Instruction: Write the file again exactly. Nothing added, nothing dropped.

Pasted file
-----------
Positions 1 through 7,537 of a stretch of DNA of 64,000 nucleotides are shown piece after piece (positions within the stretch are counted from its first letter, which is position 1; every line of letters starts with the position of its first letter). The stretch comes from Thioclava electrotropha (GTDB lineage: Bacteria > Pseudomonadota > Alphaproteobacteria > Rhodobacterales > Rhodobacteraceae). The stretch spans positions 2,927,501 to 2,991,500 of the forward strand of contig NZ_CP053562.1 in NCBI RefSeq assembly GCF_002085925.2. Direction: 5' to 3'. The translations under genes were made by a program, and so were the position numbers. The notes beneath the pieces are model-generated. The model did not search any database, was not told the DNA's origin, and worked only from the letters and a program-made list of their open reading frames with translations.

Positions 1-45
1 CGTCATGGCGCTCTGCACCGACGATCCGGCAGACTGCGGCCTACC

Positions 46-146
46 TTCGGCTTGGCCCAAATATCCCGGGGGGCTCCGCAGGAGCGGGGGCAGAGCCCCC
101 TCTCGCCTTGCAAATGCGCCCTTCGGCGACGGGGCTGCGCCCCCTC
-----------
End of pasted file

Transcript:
Positions 1 through 7,537 of a stretch of DNA of 64,000 nucleotides are shown piece after piece (positions within the stretch are counted from its first letter, which is position 1; every line of letters starts with the position of its first letter). The stretch comes from Thioclava electrotropha (GTDB lineage: Bacteria > Pseudomonadota > Alphaproteobacteria > Rhodobacterales > Rhodobacteraceae). The stretch spans positions 2,927,501 to 2,991,500 of the forward strand of contig NZ_CP053562.1 in NCBI RefSeq assembly GCF_002085925.2. Direction: 5' to 3'. The translations under genes were made by a program, and so were the position numbers. The notes beneath the pieces are model-generated. The model did not search any database, was not told the DNA's origin, and worked only from the letters and a program-made list of their open reading frames with translations.

Positions 1-45
1 CGTCATGGCGCTCTGCACCGACGATCCGGCAGACTGCGGCCTACC

Positions 46-146
46 TTCGGCTTGGCCCAAATATCCCGGGGGGCTCCGCAGGAGCGGGGGCAGAGCCCCC
101 TCTCGCCTTGCAAATGCGCCCTTCGGCGACGGGGCTGCGCCCCCTC